Lastly, I put 6 PC Cable Towers under some of the wires. My expectations werenít very high. Iíve tried products like this before and currently use some cardboard shipping tubes hand cut to size. Maybe they make a difference, Iím not sure. These PC Cable Towers, however, were icing on the cake.

With my mind reeling from the effects of all this stuff, I called my wife over for another opinion. She sat in the sweet spot and after a while said, "I donít know if I like this. Youíve got big holes in the soundstage. It seems spotty." Such is the magnitude of the sense of air and spaciousness! Be prepared, it takes getting used to. The man did say, Go slow.

What does it feel like in a PolyCrystal room? Imagine that youíve finally solved your roomís acoustic problems. Images are focussed, without sharp edges, and somewhat concentrated. The stage is eminently evident and totally credible. The sound is direct and clear, warm and vivid -- itís interesting. Now imagine all this without the over-damping that you get with most room treatments. The treble is fully extended and the space feels natural.

Youíll be bowled over by the change in the soundstage. Terms like forward or recessive donít come close. The illusion of being in a concert hall or a studio is palpable, having ratcheted up by several degrees. Like the real thing, the stage simply occupies more volume,. You may experience cognitive dissonance as you gaze into your sound room and hear auditory cues associated with some larger concert hall. This illusion is what weíre all after.

PC Theory

In trying to understand the acoustic properties of PC, the first clue that comes to mind is the weight of the PC material. Each UHD PC shelf for my rack weighs in at 30 lbs. and is one inch thick. The UHD PC amp stand weighs in at 45 lbs. and is 1Ĺ inches thick. Among other things, this has the effect of mass loading, thus bringing down the resonant frequency of the entire rack and everything on it. The sonic effect is to give more weight, body and focus to the sound.

Now, you can get more weight and body by adding any kind of heavy object. The Bright Star Big Rock (sand filled) does the trick, but I find these have a damping effect and are also detrimental to treble extension. They put a ceiling on the treble which makes it feel closed in. Likewise for VPI Bricks. The PC rack gives me treble extension, super definition, and enhances body and weight.

The next thought that comes to mind is the materialís ability to drain mechanical noises and vibrations from components. I hear people talk about "noise" in audio systems all the time without a clear understanding of exactly what they mean. Believe me, youíll have no trouble hearing that the noise is down.

Caveat Emptor

PolyCrystal acts like a detergent in the sense that it will scrub your sound clean. It sharpens focus and removes noises from around the instruments. Taken too far, however, it is possible to bleach the sound so that it loses color. With too much focus, images become very concentrated. This degree of concentration reduces the realistic blending of sounds that occur naturally. In effect, too much of a good thing. You donít want to sharpen the focus or remove all the noises around instruments if the result is a thin, compact. too tight sound.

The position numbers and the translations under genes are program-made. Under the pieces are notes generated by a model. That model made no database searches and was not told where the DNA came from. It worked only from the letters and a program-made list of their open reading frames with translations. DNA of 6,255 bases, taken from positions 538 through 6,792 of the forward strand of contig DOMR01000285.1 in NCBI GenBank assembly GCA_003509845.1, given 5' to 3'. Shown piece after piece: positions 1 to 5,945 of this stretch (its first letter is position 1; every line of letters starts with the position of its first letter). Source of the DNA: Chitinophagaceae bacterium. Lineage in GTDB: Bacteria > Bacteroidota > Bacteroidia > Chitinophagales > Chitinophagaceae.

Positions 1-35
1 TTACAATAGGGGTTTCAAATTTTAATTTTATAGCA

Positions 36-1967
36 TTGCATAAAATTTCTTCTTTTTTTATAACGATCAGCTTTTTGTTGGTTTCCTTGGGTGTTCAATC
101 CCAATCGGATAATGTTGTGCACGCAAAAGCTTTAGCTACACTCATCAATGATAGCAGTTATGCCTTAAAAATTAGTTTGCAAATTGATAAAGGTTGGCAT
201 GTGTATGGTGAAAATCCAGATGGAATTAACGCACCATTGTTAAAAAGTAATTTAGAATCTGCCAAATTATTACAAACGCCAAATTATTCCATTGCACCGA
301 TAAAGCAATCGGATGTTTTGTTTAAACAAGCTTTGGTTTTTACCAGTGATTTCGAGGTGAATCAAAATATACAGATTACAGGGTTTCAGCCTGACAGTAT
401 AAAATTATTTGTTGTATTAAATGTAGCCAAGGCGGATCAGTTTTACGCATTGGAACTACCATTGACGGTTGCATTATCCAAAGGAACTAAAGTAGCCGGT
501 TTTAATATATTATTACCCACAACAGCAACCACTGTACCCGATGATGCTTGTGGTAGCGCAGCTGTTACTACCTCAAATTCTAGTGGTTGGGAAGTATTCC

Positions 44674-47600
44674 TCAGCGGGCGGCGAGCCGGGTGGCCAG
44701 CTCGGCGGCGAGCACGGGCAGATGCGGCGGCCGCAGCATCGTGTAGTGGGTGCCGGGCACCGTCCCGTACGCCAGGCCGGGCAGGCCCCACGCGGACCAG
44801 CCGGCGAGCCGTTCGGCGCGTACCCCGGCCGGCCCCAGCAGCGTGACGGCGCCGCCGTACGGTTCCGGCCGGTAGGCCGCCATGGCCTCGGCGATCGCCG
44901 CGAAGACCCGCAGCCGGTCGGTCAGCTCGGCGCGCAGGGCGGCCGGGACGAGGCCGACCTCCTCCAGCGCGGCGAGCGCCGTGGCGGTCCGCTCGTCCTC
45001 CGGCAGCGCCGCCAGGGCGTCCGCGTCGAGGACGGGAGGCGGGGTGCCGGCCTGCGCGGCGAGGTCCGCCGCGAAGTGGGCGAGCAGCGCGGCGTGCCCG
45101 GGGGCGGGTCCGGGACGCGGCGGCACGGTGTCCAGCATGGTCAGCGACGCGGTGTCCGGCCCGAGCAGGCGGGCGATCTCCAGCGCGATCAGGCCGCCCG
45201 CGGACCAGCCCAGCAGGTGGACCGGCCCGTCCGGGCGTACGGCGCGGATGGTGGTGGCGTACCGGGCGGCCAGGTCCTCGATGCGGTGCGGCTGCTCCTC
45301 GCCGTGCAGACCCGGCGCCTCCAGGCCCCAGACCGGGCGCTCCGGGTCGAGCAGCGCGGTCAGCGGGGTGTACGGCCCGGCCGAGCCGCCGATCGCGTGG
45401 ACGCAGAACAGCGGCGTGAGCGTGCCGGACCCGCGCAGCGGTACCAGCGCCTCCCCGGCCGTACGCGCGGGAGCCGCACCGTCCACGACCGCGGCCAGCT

As with the three-shelf rack I received first, the system's sound was initially bright. Expect to spend time fine tuning, adjusting footers, component weights, etc. And then expect to spend more time adjusting stuff as you get used to the sound. With system resolution of this magnitude, re-tuning is mandatory.


Amazing stuff! PC products provide mega performance gains. I view the rack and amp stands as necessities in my system. These get my unequivocal recommendation. I also think they represent good value. Yes, they're expensive. My three-shelf UHD 19-inch rack retails for $900, about the same price as a one-meter interconnect of the brand I'm currently using. But these PC pieces easily surpass the benefits of a single cable upgrade. Itís more on the order of an upgrade to a Class-A amplifier.

Other PC products, such as the ISO feet and Cable Towers, accrue benefits of a lesser magnitude. The footers are among the best products of this sort. They are not the universal solution, however. In my opinion, there is none. In general, the feet improved the sound of all the tube gear I tried, but the results were mixed with solid-state. The effect of the Cable Towers is more subtle.

I suggest you start with one rack and some ISO cones. If you like what these do, go for the amp stand.

In the quest for sonic nirvana, people first put their dollars into active components, like amplifiers and speakers, then into passive components, like wires. Everybody accepts that wires make a difference. In true audiophile fashion, I change my wires all the time; hence, a thriving cable industry. Even cones and isolation platforms get attention. Whatís been largely neglected is the component rack itself, and this, I now understand, is fertile ground for upgrades. Next time you feel the urge to do the swap cables, think first about getting to know PolyCrystal.